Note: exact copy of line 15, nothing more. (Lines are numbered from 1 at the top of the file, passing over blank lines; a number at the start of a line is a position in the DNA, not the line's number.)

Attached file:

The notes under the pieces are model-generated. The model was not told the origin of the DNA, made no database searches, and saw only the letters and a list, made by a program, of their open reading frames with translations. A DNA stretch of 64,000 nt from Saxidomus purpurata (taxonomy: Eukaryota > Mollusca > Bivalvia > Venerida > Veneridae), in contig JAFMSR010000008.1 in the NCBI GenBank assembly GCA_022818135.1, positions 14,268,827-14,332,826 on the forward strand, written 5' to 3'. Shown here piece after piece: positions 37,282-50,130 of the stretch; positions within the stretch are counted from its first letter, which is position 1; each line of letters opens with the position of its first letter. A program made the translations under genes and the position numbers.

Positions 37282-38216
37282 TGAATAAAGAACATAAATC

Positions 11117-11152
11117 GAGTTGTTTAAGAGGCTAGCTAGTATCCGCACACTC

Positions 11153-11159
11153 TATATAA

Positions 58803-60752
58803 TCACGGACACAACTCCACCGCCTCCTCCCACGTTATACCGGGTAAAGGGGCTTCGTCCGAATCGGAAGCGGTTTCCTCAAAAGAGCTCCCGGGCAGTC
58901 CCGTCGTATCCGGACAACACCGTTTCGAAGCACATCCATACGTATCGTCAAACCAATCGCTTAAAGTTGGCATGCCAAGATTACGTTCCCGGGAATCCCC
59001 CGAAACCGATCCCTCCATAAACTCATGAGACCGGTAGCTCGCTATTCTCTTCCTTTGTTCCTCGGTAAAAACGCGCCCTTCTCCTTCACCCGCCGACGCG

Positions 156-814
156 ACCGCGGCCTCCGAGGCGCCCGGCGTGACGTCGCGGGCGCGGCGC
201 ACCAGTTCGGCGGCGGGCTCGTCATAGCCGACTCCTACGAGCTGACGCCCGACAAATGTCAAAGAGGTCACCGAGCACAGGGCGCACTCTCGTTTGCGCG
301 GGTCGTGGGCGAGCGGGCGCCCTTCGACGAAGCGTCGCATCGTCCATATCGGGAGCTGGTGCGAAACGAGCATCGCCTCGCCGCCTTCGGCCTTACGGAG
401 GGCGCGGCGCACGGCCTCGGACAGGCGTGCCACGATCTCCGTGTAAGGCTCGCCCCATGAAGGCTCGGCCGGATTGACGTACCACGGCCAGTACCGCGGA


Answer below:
301 GGTCGTGGGCGAGCGGGCGCCCTTCGACGAAGCGTCGCATCGTCCATATCGGGAGCTGGTGCGAAACGAGCATCGCCTCGCCGCCTTCGGCCTTACGGAG